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Bitcoin Halving - How it works and Why it is Important

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Bitcoin Halving - How it works and Why it is Important


Autor Kryptoskatt

4 months ago
8 mins read
Bitcoin Halving - How it works and Why it is Important

Ever heard of Bitcoin Halving?

It’s essentially a cycle that governs bitcoin mining and ensures that the bitcoin network keeps running. 13 years ago when the genesis block of the Bitcoin network was mined, the reward was 50 bitcoins. In 2023, It’s down to 6.25 bitcoin after three subsequent bitcoin halving.

Isn’t that fascinating?

We mined 90.47% of the bitcoin supply in a little over a decade and it will take us another century to mine the remaining 9.53% of the supply, all thanks to a process called Bitcoin halving and it’s a fascinating feature of the Bitcoin network.

And by the time you’re done reading this extract, you will know everything there is to know about Bitcoin Halving.

So let’s jump straight into it.

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Bitcoin Halving ( Quick Explanation ) :

The Bitcoin network is supported by a blockchain-ledger that records every transaction and facilitates transparency. Now, for the network to be secure and reliable, these transactions must be verified by someone. That’s where miners join the narrative, they validate these transactions by solving complex hashingh algorithms using specialized hardware.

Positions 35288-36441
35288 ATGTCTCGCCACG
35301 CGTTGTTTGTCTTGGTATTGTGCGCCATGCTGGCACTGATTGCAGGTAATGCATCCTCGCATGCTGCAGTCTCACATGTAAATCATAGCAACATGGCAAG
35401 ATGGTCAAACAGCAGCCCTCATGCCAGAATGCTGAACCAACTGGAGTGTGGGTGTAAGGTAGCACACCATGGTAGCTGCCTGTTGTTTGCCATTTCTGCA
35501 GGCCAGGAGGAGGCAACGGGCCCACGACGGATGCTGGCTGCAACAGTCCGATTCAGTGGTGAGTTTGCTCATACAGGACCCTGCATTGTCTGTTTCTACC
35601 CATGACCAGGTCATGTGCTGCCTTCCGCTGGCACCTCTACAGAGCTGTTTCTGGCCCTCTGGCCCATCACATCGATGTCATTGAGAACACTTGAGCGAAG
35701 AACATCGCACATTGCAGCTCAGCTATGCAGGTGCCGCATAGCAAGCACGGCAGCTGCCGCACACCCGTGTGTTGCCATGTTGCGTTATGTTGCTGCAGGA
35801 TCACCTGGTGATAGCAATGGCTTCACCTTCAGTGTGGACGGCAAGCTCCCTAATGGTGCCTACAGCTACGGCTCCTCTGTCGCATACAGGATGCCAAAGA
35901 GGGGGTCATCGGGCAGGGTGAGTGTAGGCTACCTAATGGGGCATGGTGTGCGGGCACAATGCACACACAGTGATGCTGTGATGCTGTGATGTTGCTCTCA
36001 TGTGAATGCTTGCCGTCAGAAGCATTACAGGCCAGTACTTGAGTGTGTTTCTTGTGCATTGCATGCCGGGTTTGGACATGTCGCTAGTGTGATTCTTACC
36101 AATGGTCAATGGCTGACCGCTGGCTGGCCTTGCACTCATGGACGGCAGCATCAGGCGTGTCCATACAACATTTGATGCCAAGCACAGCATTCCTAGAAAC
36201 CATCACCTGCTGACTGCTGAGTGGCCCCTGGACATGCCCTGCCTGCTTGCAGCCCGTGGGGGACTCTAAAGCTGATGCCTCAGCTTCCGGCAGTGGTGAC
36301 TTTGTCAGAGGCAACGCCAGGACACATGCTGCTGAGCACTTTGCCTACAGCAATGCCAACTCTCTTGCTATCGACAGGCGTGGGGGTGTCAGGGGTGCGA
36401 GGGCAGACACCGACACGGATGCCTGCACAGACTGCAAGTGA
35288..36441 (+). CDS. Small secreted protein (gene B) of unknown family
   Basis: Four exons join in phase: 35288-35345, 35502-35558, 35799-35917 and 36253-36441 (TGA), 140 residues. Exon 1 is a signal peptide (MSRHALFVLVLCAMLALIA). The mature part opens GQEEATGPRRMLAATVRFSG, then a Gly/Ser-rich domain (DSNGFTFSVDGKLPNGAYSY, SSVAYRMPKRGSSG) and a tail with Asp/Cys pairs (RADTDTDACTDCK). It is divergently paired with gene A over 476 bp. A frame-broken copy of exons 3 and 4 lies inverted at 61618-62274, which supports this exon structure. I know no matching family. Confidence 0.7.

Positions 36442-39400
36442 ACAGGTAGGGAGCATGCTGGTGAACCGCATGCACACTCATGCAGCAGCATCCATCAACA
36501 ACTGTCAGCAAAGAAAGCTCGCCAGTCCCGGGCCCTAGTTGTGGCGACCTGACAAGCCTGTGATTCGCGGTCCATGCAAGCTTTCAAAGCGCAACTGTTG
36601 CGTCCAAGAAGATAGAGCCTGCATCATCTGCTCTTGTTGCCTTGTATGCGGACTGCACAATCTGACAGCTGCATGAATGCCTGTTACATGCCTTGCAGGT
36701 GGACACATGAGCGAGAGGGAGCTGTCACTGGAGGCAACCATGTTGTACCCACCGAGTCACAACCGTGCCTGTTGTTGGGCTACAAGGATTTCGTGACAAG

But why do they do it?

Because for every transaction they validate, they receive Bitcoins as a reward. Now the number of bitcoins they receive for validating one block of transactions is decided by the bitcoin mining algorithm, supposedly written by Satoshi Nakamoto(creator of Bitcoin).

“One of the most important features of Bitcoin is its limited supply and issuance mechanism,” says Bruce Fenton, CEO of fintech company Chainstone Labs. “Bitcoin provides certainty in an uncertain world. The code, not people, decide how it is issued.”

The algorithm proposes a halving after every 2,10,000 blocks of transactions have been verified by the miners, which takes roughly 4 years to complete. This process of reducing the mining rewards per block is called Bitcoin Halving or BTC Halving. Initially, the network rewarded 50 bitcoins for every verified block, 13 years, and 3 bitcoin halvings later, we now stand at 6.25 bitcoins per verified block.